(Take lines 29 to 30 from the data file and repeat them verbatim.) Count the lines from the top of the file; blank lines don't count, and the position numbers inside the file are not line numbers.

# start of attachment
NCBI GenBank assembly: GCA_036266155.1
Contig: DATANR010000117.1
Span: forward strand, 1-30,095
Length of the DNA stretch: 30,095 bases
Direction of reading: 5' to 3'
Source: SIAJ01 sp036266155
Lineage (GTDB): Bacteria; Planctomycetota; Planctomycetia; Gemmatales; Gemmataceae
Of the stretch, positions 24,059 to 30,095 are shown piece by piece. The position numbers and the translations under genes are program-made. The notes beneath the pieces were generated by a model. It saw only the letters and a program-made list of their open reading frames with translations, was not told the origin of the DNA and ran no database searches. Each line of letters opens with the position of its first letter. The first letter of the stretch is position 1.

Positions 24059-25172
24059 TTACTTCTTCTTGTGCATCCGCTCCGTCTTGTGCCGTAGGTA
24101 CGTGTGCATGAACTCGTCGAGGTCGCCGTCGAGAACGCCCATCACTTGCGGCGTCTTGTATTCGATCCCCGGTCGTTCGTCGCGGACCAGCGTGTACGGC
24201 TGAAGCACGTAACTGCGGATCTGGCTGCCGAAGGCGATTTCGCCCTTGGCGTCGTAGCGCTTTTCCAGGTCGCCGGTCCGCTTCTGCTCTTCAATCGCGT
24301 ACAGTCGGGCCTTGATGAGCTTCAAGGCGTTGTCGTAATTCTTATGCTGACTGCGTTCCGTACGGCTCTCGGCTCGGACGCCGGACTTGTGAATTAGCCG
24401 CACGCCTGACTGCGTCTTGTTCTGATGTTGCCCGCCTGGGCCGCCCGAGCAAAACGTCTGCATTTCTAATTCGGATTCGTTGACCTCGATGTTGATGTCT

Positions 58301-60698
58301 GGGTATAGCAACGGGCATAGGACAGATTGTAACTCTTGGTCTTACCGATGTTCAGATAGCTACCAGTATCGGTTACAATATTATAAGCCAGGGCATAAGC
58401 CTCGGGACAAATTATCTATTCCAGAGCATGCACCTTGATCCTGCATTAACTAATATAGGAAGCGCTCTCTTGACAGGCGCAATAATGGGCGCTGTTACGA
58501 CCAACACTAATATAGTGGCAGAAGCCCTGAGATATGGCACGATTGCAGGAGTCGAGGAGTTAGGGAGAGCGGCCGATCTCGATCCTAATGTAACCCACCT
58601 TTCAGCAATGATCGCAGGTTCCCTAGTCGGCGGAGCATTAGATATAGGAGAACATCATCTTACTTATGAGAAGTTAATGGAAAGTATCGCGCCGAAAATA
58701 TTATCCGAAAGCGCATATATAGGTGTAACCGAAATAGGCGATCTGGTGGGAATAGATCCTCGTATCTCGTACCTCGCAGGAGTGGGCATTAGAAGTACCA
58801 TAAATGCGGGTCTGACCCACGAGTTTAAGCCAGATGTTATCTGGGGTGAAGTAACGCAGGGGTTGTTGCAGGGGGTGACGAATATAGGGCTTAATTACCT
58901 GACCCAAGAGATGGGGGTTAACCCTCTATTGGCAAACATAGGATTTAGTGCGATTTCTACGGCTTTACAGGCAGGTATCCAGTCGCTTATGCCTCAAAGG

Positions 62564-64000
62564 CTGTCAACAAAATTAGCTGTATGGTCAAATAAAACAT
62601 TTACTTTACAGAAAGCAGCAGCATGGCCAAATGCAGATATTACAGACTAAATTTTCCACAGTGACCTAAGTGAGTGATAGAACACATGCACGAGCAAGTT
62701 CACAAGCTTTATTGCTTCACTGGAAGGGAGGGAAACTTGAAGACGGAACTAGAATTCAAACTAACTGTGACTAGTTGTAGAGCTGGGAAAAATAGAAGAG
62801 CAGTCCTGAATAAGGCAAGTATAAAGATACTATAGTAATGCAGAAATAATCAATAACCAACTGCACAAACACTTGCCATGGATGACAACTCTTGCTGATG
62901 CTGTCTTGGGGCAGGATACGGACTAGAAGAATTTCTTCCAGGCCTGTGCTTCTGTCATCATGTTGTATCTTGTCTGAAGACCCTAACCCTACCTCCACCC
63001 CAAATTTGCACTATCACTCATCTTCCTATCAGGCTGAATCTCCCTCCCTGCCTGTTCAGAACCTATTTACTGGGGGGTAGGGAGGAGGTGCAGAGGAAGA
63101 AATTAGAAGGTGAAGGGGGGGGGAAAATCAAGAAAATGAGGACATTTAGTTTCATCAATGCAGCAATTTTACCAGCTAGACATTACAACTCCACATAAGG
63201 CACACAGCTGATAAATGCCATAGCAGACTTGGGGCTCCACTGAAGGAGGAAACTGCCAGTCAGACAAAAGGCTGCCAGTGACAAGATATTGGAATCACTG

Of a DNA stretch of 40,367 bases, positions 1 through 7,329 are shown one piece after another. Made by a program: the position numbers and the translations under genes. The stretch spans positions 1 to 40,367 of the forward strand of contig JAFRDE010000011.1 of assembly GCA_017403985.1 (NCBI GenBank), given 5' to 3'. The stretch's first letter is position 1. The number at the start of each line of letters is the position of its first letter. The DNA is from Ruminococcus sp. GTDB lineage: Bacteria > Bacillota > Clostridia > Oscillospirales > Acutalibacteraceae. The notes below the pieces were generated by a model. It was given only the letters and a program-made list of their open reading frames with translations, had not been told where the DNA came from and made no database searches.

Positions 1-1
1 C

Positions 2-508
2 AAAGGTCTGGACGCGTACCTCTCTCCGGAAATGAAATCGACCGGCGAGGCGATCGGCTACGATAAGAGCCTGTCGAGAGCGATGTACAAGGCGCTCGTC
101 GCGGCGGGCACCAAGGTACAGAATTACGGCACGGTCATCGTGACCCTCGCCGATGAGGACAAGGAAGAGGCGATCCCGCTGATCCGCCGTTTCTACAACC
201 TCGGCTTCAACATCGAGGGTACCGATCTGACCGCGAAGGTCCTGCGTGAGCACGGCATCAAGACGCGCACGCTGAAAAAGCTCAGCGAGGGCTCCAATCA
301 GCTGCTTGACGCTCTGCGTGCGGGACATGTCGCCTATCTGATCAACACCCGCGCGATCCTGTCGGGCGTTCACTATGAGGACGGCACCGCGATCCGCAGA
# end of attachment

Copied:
63001 CAAATTTGCACTATCACTCATCTTCCTATCAGGCTGAATCTCCCTCCCTGCCTGTTCAGAACCTATTTACTGGGGGGTAGGGAGGAGGTGCAGAGGAAGA
63101 AATTAGAAGGTGAAGGGGGGGGGAAAATCAAGAAAATGAGGACATTTAGTTTCATCAATGCAGCAATTTTACCAGCTAGACATTACAACTCCACATAAGG